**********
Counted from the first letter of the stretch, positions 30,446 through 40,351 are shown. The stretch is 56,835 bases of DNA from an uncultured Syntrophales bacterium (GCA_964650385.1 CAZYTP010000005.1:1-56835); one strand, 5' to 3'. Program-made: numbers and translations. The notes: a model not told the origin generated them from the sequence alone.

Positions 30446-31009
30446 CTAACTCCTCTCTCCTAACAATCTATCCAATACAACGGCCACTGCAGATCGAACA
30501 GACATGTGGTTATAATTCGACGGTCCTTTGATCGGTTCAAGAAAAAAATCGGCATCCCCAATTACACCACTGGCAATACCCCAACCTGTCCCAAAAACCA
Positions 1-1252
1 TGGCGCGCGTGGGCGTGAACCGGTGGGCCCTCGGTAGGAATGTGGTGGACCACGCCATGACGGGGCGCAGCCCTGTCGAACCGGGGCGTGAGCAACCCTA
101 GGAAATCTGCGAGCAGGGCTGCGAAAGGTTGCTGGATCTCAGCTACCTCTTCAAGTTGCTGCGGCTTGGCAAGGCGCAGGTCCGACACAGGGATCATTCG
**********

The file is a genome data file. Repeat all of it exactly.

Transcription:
Counted from the first letter of the stretch, positions 30,446 through 40,351 are shown. The stretch is 56,835 bases of DNA from an uncultured Syntrophales bacterium (GCA_964650385.1 CAZYTP010000005.1:1-56835); one strand, 5' to 3'. Program-made: numbers and translations. The notes: a model not told the origin generated them from the sequence alone.

Positions 30446-31009
30446 CTAACTCCTCTCTCCTAACAATCTATCCAATACAACGGCCACTGCAGATCGAACA
30501 GACATGTGGTTATAATTCGACGGTCCTTTGATCGGTTCAAGAAAAAAATCGGCATCCCCAATTACACCACTGGCAATACCCCAACCTGTCCCAAAAACCA
Positions 1-1252
1 TGGCGCGCGTGGGCGTGAACCGGTGGGCCCTCGGTAGGAATGTGGTGGACCACGCCATGACGGGGCGCAGCCCTGTCGAACCGGGGCGTGAGCAACCCTA
101 GGAAATCTGCGAGCAGGGCTGCGAAAGGTTGCTGGATCTCAGCTACCTCTTCAAGTTGCTGCGGCTTGGCAAGGCGCAGGTCCGACACAGGGATCATTCG